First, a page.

The experience of politics for Pope was different from this, and his self-representations are often responses to that different experience. Since corruption, his main political 'issue', was less an issue than a personal threat, the Horatian poems confront questions, as Mack has written, of 'how to survive in a corrupt world' (Alexander Pope: A Life, p. 726). The dangers posed by corruption were chiefly two. First, its daily offers of silver and invitations to compromise threatened to draw Pope in and make him its creature. Secondly, its dominance and centrality threatened to undermine still further the security of his identity. Pope was, his Catholicism notwithstanding, by nature and conviction an insider, and his sense of self was rooted in his position at the centre. The triumph of what he saw as corruption pushed him towards the unfamiliar and uncongenial identity of the marginal and dissident. This and the temptation to compromise are, I think, crucial to understanding his rather strident self-proclamations in the Horatian poems. The stridency was not born of self-satisfaction or arrogance but was instead an anxious reaction, at times an excessive one, to a palpable threat to his own sense of self. (7) In other words, what is going on in the poems is not only at times a version of literary self-defence but at nearly all times a defence of the self. However, things are not as simple as that. Some elements of form that Pope learnt from Horace also allow him to step back in what seems to be a further and more complex self-defensive manoeuvre.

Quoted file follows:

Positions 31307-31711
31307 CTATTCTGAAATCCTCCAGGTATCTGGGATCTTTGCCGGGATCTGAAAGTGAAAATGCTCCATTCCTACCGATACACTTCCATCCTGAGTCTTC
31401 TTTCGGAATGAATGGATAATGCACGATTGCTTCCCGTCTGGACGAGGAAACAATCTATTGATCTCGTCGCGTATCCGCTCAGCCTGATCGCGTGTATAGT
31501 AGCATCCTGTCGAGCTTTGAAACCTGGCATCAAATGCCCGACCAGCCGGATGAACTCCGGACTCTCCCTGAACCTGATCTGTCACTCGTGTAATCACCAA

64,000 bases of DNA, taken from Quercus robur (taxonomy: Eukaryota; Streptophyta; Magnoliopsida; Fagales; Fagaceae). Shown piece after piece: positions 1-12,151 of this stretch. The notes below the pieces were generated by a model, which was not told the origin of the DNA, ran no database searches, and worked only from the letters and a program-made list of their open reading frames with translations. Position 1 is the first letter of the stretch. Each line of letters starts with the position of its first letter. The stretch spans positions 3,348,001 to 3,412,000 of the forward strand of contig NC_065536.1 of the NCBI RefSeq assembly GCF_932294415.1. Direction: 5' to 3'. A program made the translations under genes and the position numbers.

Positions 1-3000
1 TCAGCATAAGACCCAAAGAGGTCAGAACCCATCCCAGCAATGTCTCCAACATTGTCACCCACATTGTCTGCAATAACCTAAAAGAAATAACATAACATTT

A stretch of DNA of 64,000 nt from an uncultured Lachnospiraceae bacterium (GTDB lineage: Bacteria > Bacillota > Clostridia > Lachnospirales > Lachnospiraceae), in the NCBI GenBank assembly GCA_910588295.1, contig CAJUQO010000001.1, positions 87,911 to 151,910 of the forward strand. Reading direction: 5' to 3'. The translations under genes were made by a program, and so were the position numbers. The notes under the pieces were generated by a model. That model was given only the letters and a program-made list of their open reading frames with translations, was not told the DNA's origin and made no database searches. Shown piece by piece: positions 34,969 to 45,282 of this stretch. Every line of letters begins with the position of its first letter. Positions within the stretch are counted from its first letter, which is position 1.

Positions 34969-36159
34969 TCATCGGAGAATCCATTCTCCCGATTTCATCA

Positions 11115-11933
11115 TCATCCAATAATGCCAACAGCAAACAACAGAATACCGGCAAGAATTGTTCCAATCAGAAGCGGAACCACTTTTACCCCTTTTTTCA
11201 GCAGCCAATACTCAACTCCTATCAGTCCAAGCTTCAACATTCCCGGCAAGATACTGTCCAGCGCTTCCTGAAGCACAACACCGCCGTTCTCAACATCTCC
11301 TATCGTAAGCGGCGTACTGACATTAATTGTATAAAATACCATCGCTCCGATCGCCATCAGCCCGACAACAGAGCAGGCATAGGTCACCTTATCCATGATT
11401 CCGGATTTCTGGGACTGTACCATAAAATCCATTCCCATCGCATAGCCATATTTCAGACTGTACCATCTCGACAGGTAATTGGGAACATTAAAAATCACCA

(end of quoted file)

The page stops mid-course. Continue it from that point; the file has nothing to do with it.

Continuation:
Before going on to look at that argument in more detail I should say a word about my approach. As the opening paragraphs hint, I want to treat as a group the poems that show a Horatian influence: that is, those (mostly) collected by Warburton in one volume and now (completely) gathered in the Imitations of Horace volume of the Twickenham edition. (8) The danger of such an approach is that it tends to conflate differences between different poems, and perhaps more crucially, between different types of poem, those that imitate Horace, those that imitate Donne, and those that directly imitate no one. Such a problem is particularly acute, given the concern of my argument with self-representation, since the direct self-representations of Arbuthnot and the dialogues of Epilogue to the Satires are clearly different from those mediated through Horace. Although I try to distinguish between kinds of poems in the course of the discussion, the problem of elision, of lumping together, remains and the approach inevitably minimizes differences. However, given that qualification and given that the weight of my argument falls on Arbuthnot and the dialogues, the discussion of the poems together is justified. They seem to have been regarded as a group by Pope at the end of his life, (9) and they share political concerns, poetic methods, and approaches to self-representation. Most important, the discussion of the poems as a group, for all the problems of elision it causes, delivers general insights about Pope and politics.